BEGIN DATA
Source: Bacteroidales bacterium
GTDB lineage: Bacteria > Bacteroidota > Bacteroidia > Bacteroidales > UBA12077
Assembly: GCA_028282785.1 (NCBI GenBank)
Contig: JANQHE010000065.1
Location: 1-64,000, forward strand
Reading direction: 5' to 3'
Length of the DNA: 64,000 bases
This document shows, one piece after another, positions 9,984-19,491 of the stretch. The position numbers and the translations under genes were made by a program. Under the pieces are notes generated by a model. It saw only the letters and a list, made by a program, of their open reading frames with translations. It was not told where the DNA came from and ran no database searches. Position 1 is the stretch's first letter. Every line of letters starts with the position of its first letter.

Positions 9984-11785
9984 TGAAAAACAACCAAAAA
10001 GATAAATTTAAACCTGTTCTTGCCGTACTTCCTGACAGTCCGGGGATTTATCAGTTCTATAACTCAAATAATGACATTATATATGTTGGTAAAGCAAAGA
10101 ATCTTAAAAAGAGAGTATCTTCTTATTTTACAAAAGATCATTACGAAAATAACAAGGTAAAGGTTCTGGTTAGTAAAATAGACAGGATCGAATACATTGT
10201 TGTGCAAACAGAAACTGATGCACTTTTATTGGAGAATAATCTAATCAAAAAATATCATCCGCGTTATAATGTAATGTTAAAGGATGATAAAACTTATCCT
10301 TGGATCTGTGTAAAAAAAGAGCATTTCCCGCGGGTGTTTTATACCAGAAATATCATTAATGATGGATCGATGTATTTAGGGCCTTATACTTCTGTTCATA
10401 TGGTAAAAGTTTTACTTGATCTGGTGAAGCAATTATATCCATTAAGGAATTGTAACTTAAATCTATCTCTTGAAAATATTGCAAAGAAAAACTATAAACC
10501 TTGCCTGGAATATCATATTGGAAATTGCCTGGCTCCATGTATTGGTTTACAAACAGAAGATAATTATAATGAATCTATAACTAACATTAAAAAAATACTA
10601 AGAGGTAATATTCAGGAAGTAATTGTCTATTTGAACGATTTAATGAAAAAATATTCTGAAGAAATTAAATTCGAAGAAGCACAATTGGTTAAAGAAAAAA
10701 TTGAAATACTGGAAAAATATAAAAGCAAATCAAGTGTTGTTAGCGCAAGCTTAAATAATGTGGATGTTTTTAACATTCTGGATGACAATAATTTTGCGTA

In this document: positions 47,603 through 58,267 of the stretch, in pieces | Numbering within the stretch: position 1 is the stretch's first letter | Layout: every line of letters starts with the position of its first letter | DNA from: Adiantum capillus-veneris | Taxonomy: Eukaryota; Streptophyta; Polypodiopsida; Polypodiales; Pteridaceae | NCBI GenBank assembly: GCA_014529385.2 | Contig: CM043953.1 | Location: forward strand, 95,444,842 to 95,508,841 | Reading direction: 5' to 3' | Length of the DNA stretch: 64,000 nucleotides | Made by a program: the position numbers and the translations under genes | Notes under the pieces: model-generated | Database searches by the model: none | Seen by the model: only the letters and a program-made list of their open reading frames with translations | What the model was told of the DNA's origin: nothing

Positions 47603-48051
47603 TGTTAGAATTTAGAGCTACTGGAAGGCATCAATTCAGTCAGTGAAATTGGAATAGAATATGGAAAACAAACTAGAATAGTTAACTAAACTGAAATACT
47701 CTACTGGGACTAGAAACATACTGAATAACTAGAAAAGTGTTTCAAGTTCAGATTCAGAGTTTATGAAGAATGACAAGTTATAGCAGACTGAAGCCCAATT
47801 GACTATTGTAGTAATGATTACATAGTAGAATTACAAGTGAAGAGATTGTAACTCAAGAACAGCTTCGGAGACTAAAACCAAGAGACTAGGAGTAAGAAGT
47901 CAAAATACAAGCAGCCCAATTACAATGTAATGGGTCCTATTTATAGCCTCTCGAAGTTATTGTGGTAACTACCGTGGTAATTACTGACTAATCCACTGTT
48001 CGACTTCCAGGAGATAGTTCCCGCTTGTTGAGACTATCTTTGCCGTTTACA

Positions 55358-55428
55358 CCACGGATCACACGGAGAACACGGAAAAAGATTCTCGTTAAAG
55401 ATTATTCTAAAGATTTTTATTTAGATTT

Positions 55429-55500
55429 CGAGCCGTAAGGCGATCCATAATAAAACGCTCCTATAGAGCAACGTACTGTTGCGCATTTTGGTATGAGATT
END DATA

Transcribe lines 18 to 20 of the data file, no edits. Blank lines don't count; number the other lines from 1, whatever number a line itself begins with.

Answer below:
10701 TTGAAATACTGGAAAAATATAAAAGCAAATCAAGTGTTGTTAGCGCAAGCTTAAATAATGTGGATGTTTTTAACATTCTGGATGACAATAATTTTGCGTA

In this document: positions 47,603 through 58,267 of the stretch, in pieces | Numbering within the stretch: position 1 is the stretch's first letter | Layout: every line of letters starts with the position of its first letter | DNA from: Adiantum capillus-veneris | Taxonomy: Eukaryota; Streptophyta; Polypodiopsida; Polypodiales; Pteridaceae | NCBI GenBank assembly: GCA_014529385.2 | Contig: CM043953.1 | Location: forward strand, 95,444,842 to 95,508,841 | Reading direction: 5' to 3' | Length of the DNA stretch: 64,000 nucleotides | Made by a program: the position numbers and the translations under genes | Notes under the pieces: model-generated | Database searches by the model: none | Seen by the model: only the letters and a program-made list of their open reading frames with translations | What the model was told of the DNA's origin: nothing

Positions 47603-48051